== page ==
element of surrender in Vedanta or any other
study is surrender to the text that is our focus.
With primary texts that are encrusted with commentaries
I think it is vital to read the text first before
our minds are clouded by a view which gets between
us and the initial experience. It thus can speak
directly to us. That may in fact be difficult
when the matter is very abstruse but thereby
lies the skill of the reader. I’m biased
but it is my opinion that a basic introduction
to philosophy can be of great assistance. Certain
errors which one is liable to fall into can be
avoided by a general grasp of the problem fields
and the characteristic approaches. The Sage of
Kanchi was not I think being polite when he told
me to ‘please continue’ when I asked
him whether I should continue my study of philosophy.
It was heartening to have some of my ideas
on curious interpretations of the adhyAsa bhAShya
(preamble to B.S.B.) confirmed by Sri SSS. People
are not reading what is on the page because of
the interference of received views. How does
one get over that? By the opposite of speed reading
which is slow reading. You need to get the sense
of strangeness of the text to have it grow into
you unimpeded by a veil. It may help to reveal
only those words you are reading, masking the
rest with a post card.
So one reads: It being an established
Now that’s interesting; Shankara believes
that there are established facts. He is at least
not a sceptic because he accepts that there are
some things we just know or that are given. I
may even take it that when a fact is established
the implication is that there is general agreement.
It is not dependent on my personal validation.
that the object and the subject
This seems to come under the notion of what
is given as an established fact, stuff that we
don’t have to think about, that is just
there. Take it or leave it, you can’t deny
it. This is important. Objects exist, subjects
exist. Odd though it may seem there are some
philosophies that hold that only the existence
of a subject is immediately given and that the
object is the result of an inference that ‘explains’ sense-data.
that are fit to be the contents of the
concepts "you" and "we" (respectively)
This again marks the direct intuition. I mean
intuition in the sense of the sort of things
we know about without having to think about them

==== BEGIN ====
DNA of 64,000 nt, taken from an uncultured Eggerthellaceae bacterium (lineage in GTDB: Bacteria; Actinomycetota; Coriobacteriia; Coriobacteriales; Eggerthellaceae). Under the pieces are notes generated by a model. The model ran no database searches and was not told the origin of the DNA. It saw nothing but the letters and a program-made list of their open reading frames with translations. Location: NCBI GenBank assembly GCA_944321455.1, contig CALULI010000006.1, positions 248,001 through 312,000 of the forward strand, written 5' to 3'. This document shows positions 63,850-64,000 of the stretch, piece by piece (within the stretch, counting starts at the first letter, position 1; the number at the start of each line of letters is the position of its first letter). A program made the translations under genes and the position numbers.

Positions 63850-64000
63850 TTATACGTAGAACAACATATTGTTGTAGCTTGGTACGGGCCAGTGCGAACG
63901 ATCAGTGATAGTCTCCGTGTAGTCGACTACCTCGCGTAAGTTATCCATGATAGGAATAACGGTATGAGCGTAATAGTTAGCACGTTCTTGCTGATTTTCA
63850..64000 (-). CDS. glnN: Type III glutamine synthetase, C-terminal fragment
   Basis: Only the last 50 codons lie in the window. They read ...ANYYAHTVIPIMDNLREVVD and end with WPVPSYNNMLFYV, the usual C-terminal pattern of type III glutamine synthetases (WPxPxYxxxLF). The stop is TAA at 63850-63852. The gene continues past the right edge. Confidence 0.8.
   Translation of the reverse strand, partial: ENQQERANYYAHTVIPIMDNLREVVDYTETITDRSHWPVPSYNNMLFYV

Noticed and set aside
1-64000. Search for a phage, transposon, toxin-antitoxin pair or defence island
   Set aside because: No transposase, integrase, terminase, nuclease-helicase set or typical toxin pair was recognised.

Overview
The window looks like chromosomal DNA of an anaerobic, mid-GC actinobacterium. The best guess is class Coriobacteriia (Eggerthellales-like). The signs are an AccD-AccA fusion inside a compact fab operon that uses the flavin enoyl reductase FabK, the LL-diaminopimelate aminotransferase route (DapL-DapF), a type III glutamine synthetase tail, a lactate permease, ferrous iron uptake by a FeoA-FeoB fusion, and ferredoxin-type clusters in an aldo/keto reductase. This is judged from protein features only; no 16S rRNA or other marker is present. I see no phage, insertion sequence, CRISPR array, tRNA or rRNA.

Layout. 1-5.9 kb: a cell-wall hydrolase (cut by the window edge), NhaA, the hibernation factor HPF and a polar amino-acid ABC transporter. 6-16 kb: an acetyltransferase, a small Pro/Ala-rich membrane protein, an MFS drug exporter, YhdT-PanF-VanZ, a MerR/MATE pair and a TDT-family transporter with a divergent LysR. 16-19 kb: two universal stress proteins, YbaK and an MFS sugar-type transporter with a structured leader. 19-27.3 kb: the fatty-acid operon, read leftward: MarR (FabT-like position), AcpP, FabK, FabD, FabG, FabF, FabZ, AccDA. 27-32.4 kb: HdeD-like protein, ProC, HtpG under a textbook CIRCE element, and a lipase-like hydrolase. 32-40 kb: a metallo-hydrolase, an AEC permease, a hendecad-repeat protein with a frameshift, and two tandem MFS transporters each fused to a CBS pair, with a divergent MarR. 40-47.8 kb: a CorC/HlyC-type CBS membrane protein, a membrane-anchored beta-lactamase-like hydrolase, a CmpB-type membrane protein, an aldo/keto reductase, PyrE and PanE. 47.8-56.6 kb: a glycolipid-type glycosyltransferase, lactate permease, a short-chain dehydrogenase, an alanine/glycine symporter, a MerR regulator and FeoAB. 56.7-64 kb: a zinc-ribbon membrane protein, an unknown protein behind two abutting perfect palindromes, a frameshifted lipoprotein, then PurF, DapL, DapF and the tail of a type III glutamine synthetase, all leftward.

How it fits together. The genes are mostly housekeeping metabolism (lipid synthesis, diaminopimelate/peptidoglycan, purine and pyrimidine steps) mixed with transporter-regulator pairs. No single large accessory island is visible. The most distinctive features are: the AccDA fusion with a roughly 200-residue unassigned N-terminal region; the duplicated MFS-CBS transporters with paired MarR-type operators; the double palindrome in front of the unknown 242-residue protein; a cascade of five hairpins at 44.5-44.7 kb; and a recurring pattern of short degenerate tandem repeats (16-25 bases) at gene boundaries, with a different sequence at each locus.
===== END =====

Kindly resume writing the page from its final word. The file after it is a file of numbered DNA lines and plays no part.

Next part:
i.e. the world has stuff that is not us. The
pencil on the desk is not an event in my brain.
and that are by nature as contradictory
as light and darkness
One seems to cancel the other out as the light
does the dark. The consciousness of the subject
is being compared to the inertness of the object
cannot logically have any identity
They are utterly different from each other.
I am here and the object is out there.
it follows that their attributes can
have it still less.
The attributes of the subject and those of
In this first sentence Shankara has
set out the field so that we are clear about
the basics which are the stuff of everyday
intuition. Having done that he now springs the
paradox that lies at the heart of perception
Let's talk about the attributes for a moment.
The attributes of the subject as subject and
those of the attributes of the object as object.
The chief attribute of the subject viewed as
subject is consciousness otherwise there would
not be an object; the two being linked together
conceptually. There is more to be said on this
but as we are strictly adhering to the development
of the argument in the text we will restrict
our remarks to that alone. An object has location,
weight, dimension etc. What is the weight of
a thought? Does it have extent? Their attributes
are incommensurable. Some philosophers have been
led by this consideration to psycho-physical
dualism. This is "the view that human beings
are made up of two radically distinct constituents
(body, constituted by matter like other natural
objects, and an immaterial mind or soul)" (Penguin
Dict. Of Phil.)
Accordingly, the superimposition of the
Here the concept of superimposition is introduced.